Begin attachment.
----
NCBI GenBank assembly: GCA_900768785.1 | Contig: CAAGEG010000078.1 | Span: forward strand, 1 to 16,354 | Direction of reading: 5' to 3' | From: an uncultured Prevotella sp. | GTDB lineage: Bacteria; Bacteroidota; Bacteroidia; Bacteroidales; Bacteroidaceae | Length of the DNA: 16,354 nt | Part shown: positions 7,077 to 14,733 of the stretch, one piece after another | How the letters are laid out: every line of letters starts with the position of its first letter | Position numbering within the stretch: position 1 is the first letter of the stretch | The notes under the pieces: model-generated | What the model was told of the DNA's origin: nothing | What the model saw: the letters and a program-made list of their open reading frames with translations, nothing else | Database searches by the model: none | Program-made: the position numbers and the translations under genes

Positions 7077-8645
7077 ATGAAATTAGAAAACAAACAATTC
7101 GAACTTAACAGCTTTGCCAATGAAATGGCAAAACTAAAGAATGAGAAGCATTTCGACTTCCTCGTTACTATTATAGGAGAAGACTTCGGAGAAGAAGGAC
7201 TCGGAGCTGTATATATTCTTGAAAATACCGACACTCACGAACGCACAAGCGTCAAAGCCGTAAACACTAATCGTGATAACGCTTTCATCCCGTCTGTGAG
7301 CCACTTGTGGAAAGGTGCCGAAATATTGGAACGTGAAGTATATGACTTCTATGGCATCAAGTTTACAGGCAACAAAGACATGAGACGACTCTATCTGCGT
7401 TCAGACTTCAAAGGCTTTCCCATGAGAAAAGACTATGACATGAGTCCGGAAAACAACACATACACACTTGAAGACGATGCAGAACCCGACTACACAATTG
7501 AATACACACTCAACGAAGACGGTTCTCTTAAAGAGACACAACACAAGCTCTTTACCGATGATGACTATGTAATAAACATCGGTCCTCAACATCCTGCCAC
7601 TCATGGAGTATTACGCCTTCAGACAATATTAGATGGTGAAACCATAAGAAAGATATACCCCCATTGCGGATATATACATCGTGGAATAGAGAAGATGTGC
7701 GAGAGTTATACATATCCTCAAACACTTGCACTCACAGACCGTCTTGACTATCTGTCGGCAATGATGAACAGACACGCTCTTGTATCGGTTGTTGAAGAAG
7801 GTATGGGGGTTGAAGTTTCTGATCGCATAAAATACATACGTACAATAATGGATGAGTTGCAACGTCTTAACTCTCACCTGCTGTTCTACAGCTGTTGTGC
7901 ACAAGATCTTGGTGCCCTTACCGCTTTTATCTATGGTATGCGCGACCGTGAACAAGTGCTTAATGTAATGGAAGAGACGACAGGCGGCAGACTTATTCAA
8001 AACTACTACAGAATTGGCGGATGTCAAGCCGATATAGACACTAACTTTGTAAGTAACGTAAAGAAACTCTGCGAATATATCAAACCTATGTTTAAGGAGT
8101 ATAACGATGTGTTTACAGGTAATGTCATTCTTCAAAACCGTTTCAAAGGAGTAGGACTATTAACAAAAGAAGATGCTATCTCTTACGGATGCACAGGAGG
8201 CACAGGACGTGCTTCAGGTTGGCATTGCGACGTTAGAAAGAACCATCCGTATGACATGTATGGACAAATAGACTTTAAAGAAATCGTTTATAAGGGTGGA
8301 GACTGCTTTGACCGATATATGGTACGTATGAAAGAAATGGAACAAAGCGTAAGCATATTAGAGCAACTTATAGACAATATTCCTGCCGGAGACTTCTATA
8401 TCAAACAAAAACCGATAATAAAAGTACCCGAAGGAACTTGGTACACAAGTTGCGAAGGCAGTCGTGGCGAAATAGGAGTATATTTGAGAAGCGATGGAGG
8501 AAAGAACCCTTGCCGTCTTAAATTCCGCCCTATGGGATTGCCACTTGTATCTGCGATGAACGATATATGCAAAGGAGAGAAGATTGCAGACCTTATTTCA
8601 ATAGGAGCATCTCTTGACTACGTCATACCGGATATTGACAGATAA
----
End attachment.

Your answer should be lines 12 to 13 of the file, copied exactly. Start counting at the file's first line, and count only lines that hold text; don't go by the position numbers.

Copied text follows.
7901 ACAAGATCTTGGTGCCCTTACCGCTTTTATCTATGGTATGCGCGACCGTGAACAAGTGCTTAATGTAATGGAAGAGACGACAGGCGGCAGACTTATTCAA
8001 AACTACTACAGAATTGGCGGATGTCAAGCCGATATAGACACTAACTTTGTAAGTAACGTAAAGAAACTCTGCGAATATATCAAACCTATGTTTAAGGAGT